Thinking of starting a family winery? You’ll need a few basic skills to increase your chance of success. For a start you’ll need to know something about viticulture (the art and science of growing grapevines). An understanding of the winemaking process is essential. You should have the accounting and administration skill needed to run a small business. Growing grapes and making wine is only half the story. You’ll require sales and marketing talent to sell your wine at a profit.
Heather and Meric Davies were northland farmers and foresters when they decided to become winemakers. “We got the wine bug”, admitted Meric. “At first we considered growing grapevines in Northland before studying the economics of grape growing in other New Zealand wine regions.”
Both have degrees in agriculture and with their farming experience weren’t daunted by the prospect of growing grapevines. They understood the importance of choosing a good vineyard site. After a rigorous study of climate and soil profiles in several regions they bought land in Marlborough in 1995. “Marlborough was easier to decipher than Hawke’s Bay and the land was cheaper”.
They settled on a site in the Lower Wairau Valley. A gentle north-facing aspect reduced the risk of frost and increased ripening potential. Heather admitted that the scenic beauty of the site added to its attraction. Their house looks out across the vineyard to forest covered foothills that rise to layered mountains in the distance. “How many people are privileged to spend their working day with views like this and in such a great climate as this”, she enthused.
Initially they played it safe by planting just three grape varieties with a proven record of success in Marlborough. Sauvignon Blanc made up 60% of their 24 hectare vineyard with Chardonnay and Pinot Noir accounting for the balance.
It made sense to sell their crop of grapes to wineries for the first few years although the long term goal was to make their own wine. After consulting local viticultural experts they planted several clones of each grape variety. Because each clone has a different optimum ripening period it would have been easier to stick to a single clone of each but more clones meant higher quality wine in the long run.
By 2004 they had mastered the challenges of grape growing and were making a good living selling their annual crop of grapes. It was time to step out of their comfort zone and become winemakers. “Winemaking wasn’t as challenging as we thought it was going to be”, explained Meric. “Once again we relied on the advice of experts but they didn’t let us down. 2004 was a tough vintage but the wines were very good. Our next challenge was to create a brand.”
“We wanted a label to distinguish us from the larger more commercial producers and to say something about the wine or perhaps the enjoyment of wine. “Summerhouse” (tastings) is a place where you might relax and enjoy a glass of wine. It’s also a state of mind that translates well into other cultures and languages. A talented Wellington label designer captured the exact mood we were trying to convey with our brand by depicting a small child chasing a butterfly.”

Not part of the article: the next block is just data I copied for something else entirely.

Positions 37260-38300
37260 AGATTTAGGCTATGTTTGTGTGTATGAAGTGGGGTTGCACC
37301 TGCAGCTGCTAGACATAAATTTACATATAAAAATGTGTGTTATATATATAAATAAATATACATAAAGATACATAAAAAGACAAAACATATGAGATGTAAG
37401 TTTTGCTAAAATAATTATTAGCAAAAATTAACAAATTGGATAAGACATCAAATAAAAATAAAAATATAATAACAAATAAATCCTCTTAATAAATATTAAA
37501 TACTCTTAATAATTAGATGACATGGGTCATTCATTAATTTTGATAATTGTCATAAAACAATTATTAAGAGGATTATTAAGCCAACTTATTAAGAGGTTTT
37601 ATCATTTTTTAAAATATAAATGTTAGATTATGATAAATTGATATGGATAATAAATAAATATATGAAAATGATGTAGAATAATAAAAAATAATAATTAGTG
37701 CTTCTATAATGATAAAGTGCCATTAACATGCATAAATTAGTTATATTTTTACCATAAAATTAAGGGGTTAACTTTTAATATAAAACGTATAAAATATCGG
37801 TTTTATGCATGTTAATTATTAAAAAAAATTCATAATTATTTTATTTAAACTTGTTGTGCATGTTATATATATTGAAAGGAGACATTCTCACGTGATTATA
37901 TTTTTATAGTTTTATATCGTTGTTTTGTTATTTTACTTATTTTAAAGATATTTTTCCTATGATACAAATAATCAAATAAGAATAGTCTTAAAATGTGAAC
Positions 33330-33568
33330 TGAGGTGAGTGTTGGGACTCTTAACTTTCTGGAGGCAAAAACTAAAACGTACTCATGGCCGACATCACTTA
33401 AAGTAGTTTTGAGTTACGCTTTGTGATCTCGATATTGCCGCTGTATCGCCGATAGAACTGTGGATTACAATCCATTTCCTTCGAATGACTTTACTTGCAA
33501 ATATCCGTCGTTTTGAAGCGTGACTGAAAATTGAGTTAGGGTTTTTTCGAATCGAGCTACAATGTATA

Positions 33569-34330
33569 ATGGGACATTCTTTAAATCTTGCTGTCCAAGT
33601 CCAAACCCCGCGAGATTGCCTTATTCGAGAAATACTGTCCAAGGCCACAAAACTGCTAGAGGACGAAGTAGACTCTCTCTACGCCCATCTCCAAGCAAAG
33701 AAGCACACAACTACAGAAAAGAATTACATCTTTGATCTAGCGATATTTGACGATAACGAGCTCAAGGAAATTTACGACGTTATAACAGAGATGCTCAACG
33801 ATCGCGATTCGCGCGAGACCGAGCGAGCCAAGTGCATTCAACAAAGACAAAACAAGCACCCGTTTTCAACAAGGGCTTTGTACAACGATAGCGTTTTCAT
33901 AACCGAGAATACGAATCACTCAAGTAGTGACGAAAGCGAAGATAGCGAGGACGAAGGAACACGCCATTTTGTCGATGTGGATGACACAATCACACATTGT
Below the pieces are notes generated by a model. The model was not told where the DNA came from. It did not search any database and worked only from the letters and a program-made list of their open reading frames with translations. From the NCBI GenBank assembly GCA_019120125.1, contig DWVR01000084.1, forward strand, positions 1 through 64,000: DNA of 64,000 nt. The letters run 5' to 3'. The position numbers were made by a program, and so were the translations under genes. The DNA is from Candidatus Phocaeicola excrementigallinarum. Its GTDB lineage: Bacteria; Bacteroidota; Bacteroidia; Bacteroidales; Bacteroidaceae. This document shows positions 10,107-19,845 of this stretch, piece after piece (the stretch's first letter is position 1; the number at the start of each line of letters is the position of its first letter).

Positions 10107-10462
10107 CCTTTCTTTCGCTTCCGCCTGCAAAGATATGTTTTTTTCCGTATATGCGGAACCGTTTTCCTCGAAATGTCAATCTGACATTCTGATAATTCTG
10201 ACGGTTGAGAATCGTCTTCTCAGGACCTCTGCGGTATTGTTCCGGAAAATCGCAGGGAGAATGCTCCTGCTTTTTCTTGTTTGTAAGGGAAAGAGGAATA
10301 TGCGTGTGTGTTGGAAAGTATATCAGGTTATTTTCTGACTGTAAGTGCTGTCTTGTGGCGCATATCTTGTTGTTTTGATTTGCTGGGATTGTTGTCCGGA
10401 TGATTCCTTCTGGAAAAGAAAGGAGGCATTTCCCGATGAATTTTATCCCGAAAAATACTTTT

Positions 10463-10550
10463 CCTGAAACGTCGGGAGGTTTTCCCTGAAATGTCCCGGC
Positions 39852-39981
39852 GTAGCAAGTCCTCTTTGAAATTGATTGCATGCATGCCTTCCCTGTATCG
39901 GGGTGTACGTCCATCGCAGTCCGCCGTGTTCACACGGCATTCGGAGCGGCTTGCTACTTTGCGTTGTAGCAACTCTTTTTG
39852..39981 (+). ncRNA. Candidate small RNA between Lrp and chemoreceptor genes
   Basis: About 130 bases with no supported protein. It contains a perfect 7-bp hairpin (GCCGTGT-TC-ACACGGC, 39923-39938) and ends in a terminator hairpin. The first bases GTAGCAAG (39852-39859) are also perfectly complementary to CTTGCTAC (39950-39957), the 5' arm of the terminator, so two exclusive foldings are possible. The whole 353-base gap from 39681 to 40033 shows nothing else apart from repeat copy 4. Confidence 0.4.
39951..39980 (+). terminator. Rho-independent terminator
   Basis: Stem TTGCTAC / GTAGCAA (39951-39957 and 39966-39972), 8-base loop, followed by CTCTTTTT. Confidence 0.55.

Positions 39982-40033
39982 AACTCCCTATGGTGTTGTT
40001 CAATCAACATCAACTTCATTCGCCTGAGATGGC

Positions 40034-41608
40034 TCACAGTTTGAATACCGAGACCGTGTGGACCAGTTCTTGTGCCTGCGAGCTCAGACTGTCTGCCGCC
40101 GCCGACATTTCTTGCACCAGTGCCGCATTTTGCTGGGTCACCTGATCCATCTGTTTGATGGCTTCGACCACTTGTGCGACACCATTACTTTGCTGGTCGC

At the launch of their first wines they celebrated by releasing butterflies, a gesture intended to reinforce themes of summer and freedom. “In a sense our move to become grape growers and then winemakers gave us the freedom to pursue a new lifestyle in a new and very beautiful part of the country.”
Meric and Heather cautiously approached the challenge of marketing their wine as they stepped out of their comfort zone. They did not regard themselves as skilled marketers but as sales began to take off they learned fast. Today 90% of their wine is exported with more than half sold in Australia “because it is the easiest market for a Kiwi to understand”. The UK and Hong Kong are also important and growing markets.
Instead of selling wine from their out-of-the-way location they teamed up with four other Marlborough wine producers to open a joint cellar door 3 Km out of Blenheim on State Highway 1 christening it “The Wine Room”. I tasted their three current releases from the 2008 vintage; an impressively ripe and pungent Sauvignon Blanc ($22) (tastings), a finely-textured barrel-fermented Chardonnay ($27) and a supple, fruity hand-picked and oak-aged Pinot Noir ($30) (tastings).
Meric and Heather have an envious wine style. They work hard but at the end of each day relax on the verandah of their comfortable new home and gaze with some satisfaction over their vineyard. Meric’s spare time is devoted to the restoration of a 1930 Auburn car. He also enjoys driving his very original 1956 Chevrolet.
I asked what advice they would give to anyone considering following their example. “I guess it’s a little harder to start a family winery today than when we first planted grapevines”, said Meric after a moment of careful thought. “It’s important to start with a clear idea of where you’re going to sell your wine and a vision of exactly what styles you need to make to meet the market. It’s dangerous to simply decide you want to make good wine before rushing off to buy a vineyard. Seek out experts and ask lots of questions. Be clear and confident about what you want to do and, because you’re at the mercy of weather, the value of the dollar and market demand be prepared for occasional hard times.”
First published in KiaOra Magazine – Jun 2009.